Create a GIS model: determine the type of model, devise a process to weigh factors, and design a model.
Through literature reviews, a Multi Criteria Evaluation (MCE) was determined to be the most fitting way to achieve the intended goal. A similar study conducted in Florida to determine placement of a railway station used Weighted Linear Combination (WLC) (Rosenberg and Esnard, 2008). Since transit is being assessed in this study, it is advisable to use the same method. A WLC is often incorporated into MCEs as an initial step, and part of a larger process, so it is believed that an MCE will produce a more complex and informative result.
To generate the criteria and constraint layers, the socioeconomic data is tabulated, extracted, and joined to the census tract shape file, linking their boundaries. They are then applied into a series of calculations that are crucial to an MCE, as expressed by the tables below. Table 1 explains the logistics of a pairwise comparison. A ninepoint scale is typically used in such scenarios to conceptualize the importance of one criteria over another (Bonnycastle, Yang, and Mersey, 2014). Table 2 displays the actual rankings given to each of the criteria in this study over one another. For example, the criteria 'Density' is given a 31 ranking over 'Median Income', meaning that the population density of a census tract is moderately more important to this study than the census tract's median income. The sum of the relative ranking is calculated vertically on the bottom of the table for each respective criterion. The relative rankings in each cell are then divided by the sum of their column, and then the mean is calculated horizontally in order to dermine the final weight each criterion, as demonstrated by Table 3. These weights are what determine the overall strength of each criterion in the analysis.
Table 1. Pairwise Table for Relative Comparisons
1/9 
1/7 
1/5 
1/3 
1 
3 
5 
7 
9 
Extremely 
Very Strongly 
Strongly 
Moderately 
Equally 
Moderately 
Strongly 
Very Strongly 
Extremely 
Table 2. Relative Pairwise Rankings

Median Income 
Immigration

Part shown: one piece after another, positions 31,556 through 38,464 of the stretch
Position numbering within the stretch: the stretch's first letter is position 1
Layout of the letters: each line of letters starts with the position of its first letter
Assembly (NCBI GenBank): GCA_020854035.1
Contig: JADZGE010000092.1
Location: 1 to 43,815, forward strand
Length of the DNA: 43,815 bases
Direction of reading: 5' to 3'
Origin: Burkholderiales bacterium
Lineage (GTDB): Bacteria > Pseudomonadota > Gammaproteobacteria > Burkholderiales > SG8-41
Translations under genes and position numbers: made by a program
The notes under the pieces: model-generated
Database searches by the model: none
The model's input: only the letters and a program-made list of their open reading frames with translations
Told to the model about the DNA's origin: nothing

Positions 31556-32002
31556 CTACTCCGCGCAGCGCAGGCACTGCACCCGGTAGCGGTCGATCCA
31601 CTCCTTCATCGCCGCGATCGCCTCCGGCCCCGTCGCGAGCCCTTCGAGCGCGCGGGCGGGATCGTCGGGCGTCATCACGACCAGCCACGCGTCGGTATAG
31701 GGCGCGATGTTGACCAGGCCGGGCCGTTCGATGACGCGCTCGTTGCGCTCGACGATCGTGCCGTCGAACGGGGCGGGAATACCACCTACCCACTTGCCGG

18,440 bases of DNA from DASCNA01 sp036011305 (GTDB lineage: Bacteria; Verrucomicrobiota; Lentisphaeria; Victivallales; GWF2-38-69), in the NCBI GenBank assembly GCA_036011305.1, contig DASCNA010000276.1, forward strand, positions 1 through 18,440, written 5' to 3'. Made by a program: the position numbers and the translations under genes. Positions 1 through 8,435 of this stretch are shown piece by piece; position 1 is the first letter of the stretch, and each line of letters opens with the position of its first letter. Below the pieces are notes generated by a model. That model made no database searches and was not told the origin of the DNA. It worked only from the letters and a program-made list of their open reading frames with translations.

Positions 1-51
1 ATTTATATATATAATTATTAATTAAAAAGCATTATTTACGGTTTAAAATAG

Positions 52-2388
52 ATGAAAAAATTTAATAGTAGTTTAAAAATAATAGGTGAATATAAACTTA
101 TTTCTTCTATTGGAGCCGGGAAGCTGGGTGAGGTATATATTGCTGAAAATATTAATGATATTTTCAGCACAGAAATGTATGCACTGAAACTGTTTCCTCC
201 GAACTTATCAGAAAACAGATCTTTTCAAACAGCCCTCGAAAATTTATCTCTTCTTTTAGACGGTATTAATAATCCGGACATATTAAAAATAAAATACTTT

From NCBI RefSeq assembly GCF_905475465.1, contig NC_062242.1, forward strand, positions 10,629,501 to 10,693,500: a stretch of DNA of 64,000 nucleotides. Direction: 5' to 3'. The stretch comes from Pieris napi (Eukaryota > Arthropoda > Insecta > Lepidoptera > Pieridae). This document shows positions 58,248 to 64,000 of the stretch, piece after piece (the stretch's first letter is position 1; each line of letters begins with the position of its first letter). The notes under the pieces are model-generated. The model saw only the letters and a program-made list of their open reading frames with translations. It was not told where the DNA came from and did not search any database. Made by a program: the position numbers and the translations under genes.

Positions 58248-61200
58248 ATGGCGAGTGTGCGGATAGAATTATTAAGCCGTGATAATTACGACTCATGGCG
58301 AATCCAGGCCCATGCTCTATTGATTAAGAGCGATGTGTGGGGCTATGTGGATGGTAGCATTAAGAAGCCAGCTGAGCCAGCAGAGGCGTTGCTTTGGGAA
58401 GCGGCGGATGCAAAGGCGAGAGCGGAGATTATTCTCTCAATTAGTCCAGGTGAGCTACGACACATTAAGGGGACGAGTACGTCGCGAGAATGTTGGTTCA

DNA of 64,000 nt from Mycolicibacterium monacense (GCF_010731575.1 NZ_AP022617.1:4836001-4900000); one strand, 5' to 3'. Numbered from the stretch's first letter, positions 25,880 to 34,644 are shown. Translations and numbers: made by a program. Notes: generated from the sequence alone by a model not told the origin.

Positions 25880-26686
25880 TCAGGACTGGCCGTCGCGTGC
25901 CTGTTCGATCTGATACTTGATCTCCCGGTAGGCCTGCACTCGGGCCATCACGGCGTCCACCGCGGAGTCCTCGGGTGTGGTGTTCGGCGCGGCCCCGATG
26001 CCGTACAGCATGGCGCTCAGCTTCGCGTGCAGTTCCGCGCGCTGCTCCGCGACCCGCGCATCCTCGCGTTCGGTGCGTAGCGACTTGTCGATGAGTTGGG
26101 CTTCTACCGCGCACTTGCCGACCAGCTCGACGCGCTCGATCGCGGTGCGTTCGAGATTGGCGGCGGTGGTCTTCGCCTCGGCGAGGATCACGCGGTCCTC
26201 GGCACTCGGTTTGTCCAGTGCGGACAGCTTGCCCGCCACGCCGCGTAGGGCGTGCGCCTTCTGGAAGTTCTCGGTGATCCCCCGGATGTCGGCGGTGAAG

Minority 
Children 
Youth 
Adult 
Mature 
Senior 
Density 
PostSecondary 
Median Income 
1 
3 
3 
9 
9 
0.33 
7 
9 
0.33 
3 
Immigration 
0.33 
1 
1 
9 
7 
0.2 
5 
7 
0.14 
0.2 
Minority 
0.33 
1 
1 
9 
7 
0.5 
3 
7 
0.11 
0.14 
Children 
0.11 
0.11 
0.11 
1 
0.14 
0.11 
0.11 
0.33 
0.11 
0.11 
Youth 
0.11 
0.14 
0.14 
7 
1 
0.11 
0.33 
1 
0.11 
0.11 
Adult 
3 
5 
5 
9 
9 
1 
7 
9 
0.33 
0.33 
Mature 
0.14 
0.2 
0.33 
9 
3 
0.14 
1 
5 
0.14 
0.14 
Senior 
0.11 
0.14 
0.14 
3 
1 
0.11 
0.2 
1 
0.11 
0.11 
Density 
3 
7 
9 
9 
9 
3 
7 
9 
1 
3 
Post Secondary 
0.33 
5 
7 
9 
9 
3 
7 
9 
0.33 
1 
Sum 
8.49 
22.60 
26.73 
74 
55.14 
8.51 
37.64 
57.33 
2.73 
8.15 
Table 3. Individual Weights Calculation

Median Income 
Immigration 
Minority 
Children 
Youth 
Adult 
Mature 
Senior 
Density 
Post Secondary 
Weights 
Median Income 
0.118 
0.1328 
0.112 
0.121 
0.163 
0.039 
0.186 
0.157 
0.122 
0.368 
0.152 
Immigration 
0.039 
0.044 
0.037 
0.121 
0.127 
0.024 
0.133 
0.122 
0.052 
0.023 
0.072 
Minority 
0.039 
0.044 
0.037 
0.121 
0.127 
0.059 
0.079 
0.122 
0.041 
0.018 
0.069 
Children 
0.013 
0.005 
0.004 
0.013 
0.003 
0.013 
0.003 
0.006 
0.041 
0.014 
0.011 
Youth 
0.013 
0.006 
0.005 
0.094 
0.018 
0.013 
0.009 
0.017 
0.041 
0.014 
0.023 
Adult 
0.354 
0.221 
0.187 
0.121 
0.163 
0.118 
0.186 
0.157 
0.122 
0.041 
0.167 
Mature 
0.017 
0.009 
0.013 
0.121 
0.054 
0.017 
0.027 
0.087 
0.052 
0.018 
0.041 
Senior 
0.013 
0.006 
0.005 
0.040 
0.018 
0.013 
0.005 
0.017 
0.041 
0.014 
0.017 
Density 
0.354 
0.309 
0.337 
0.121 
0.163 
0.353 
0.186 
0.157 
0.366 
0.368 
0.271 
Post Secondary 
0.039 
0.221 
0.261 
0.121 
0.163 
0.353 
0.186 
0.157 
0.122 
0.123 
0.175 












Sum 
1 
1 
1 
1 
1 
1 
1 
1 
1 
1 
1 
Due to the amount of factors that were considered, it is helpful to use a consistency ratio to ensure the weights make sense logically (Bonnycastle, 2018). Table 4 shows the information used to calculate the consistency ratio. If the final number is less than 0.10, then the ranks given have a consistent ratio. The final calculated value is 0.06 so the ranks are weighted correctly relative to each other.
Table 4. Consistency Ratio

Weights*Sum 
Consistency Vector 
Median Income 
1.288 
10.115 
Immigration 
1.638 
7.957 
Minority 
1.839 
7.083 
Children 
0.846 
15.388 
Youth 
1.275 
10.222 
Adult 
1.422 
9.167 
Mature 
1.561 
8.349 
Senior 
0.995 
13.093 
Density 
0.741 
17.580 
Post Secondary 
1.425 
9.147 



Sum 
13.031 
108.101 
Average of Vectors 10.810
Consistency Index = (average  n) / (n  1) = 0.090008
Random Inconsistency Index (Constant) = 1.49
Consistency Ratio = CI / RI = 0.060408
The consistency ratio shows that the ranks are consistent if the output value is lower than 0.10, therefore the calculated ranks are consistent.